April 14 (Bloomberg) -- The health law will cost $104 billion less over the next decade, the Congressional Budget Office said after premiums for private Obamacare plans came in lower than the agency expected.
The premium for a benchmark “silver” level plan, the second-most generous available, will average $4,400 in 2016, the CBO said today in a report – 15 percent less than it forecast in 2009. The budget office reports regularly on the economic effects of the law.
About 6 million people on average are expected to be enrolled in 2014 in private health plans through insurance exchanges created by the Patient Protection and Affordable Care Act, the budget agency said. The U.S. health secretary, Kathleen Sebelius, said last week that 7.5 million people signed up for private plans with enrollment set to end tomorrow.
White House press secretary Jay Carney called the CBO report “welcome news.”
“It shows that marketplace health-care costs have gone down, because premium estimates have gone down,” he told reporters in a briefing.
Sebelius’s enrollment figure exceeded an initial CBO estimate of 7 million made before the exchanges opened Oct. 1 and technology failures prevented millions from immediately signing up. In February, the agency revised its estimate to 6 million.
The estimate “cannot be compared directly with the number of people who have enrolled through the exchanges as of any given date,” according to the CBO report. “The number of people who will have coverage through the exchanges in 2014 will not be known precisely until after the year has ended.”
President Barack Obama on April 11 credited Sebelius with the turn-around when he announced his nominee to replace her, White House budget director Sylvia Mathews Burwell.
The CBO’s latest estimate is for all of 2014 and includes people who are able to sign up or leave coverage after April 15 because of life-changing events such as marriage or losing a job. The agency said that 7 million would also join Medicaid, the government program for low-income people that is being expanded in 26 states, a decrease of 1 million since February.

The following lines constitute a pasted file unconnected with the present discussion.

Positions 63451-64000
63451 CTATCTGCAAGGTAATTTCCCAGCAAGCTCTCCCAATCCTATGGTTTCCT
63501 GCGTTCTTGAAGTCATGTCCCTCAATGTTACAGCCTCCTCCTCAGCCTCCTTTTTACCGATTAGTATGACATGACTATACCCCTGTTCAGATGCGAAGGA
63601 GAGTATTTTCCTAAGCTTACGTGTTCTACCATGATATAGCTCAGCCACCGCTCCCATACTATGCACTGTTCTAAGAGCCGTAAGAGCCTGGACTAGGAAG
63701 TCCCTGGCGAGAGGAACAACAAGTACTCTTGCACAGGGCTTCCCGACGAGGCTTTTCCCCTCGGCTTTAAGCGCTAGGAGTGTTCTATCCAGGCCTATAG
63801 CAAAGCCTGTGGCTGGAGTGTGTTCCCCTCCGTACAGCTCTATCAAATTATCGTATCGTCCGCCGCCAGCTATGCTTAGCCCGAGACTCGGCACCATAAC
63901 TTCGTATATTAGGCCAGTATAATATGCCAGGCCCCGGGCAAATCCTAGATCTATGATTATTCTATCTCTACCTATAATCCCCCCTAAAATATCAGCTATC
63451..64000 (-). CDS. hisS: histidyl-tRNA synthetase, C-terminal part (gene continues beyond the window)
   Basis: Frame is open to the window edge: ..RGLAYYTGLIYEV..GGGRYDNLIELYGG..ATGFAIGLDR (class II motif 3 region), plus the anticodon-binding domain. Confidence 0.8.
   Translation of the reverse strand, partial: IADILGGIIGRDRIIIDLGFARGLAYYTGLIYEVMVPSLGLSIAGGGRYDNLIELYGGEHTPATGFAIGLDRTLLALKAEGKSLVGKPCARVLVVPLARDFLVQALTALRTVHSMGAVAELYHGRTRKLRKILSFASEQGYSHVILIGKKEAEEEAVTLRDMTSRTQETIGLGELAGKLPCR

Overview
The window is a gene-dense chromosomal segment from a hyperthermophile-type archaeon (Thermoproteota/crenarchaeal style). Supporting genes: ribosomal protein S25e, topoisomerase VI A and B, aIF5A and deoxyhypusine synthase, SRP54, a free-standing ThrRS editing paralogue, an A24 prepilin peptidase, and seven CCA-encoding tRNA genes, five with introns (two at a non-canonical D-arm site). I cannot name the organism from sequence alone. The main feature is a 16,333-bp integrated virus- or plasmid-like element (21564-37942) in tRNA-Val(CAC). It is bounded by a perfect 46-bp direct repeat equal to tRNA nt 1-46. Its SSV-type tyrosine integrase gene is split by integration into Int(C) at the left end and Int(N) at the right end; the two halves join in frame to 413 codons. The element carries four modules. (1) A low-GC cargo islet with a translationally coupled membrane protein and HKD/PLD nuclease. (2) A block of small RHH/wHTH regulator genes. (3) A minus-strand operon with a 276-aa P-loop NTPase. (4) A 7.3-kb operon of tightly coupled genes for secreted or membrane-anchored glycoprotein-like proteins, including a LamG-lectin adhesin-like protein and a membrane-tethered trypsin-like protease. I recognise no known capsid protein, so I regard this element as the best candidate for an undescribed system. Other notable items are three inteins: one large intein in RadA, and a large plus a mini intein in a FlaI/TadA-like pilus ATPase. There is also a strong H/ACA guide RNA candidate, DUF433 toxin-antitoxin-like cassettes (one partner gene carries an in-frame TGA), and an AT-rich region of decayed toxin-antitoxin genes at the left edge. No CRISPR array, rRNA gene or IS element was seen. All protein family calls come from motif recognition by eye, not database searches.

The total number of people enrolled in exchange plans at any point during the year may be higher than the CBO’s estimate of 6 million on average “because some people will be covered for only part of the year,” the budget agency said in a report.
The agency said it reduced its estimate of the cost of the program because it anticipates the government will provide less in subsidies that help people pay premiums for the Affordable Care Act plans. The government will pay $17 billion this year, a $3 billion decrease from its February estimate, the agency said. The aid, available to people earning less than four times the poverty level, or about $95,000 for a family of four, will cost about $1 trillion through 2024, the CBO said in its report, a reduction of about $200 billion since February.
The budget office said premiums are expected to rise more rapidly after 2016, at about a 6 percent annual rate, to $6,900 on average for the benchmark silver-level plan in 2024.
While the Medicaid expansion is expected to cost $20 billion in the first year, an increase of $1 billion from the February estimate, the projected cost of $792 billion through 2024 is unchanged.
The CBO said it expects fewer Americans and employers to pay fines to the government for not carrying insurance or offering it to their workers, a loss of revenue that somewhat offsets the reduction in the cost of subsidies.
Penalty payments for violating the law’s requirement that people carry insurance, known as the individual mandate, will total $46 billion in the next decade from an estimate of $52 billion in February. Revenue expected to be collected from employers that refuse to offer insurance totals $139 billion over a decade compared with $151 billion forecast in February.
Many people who refuse to buy insurance this year will be able to avoid paying fines because of a series of exceptions the Obama administration has created. The same is true for businesses, which aren’t required to cover any of their workers next year unless they employ 100 people or more.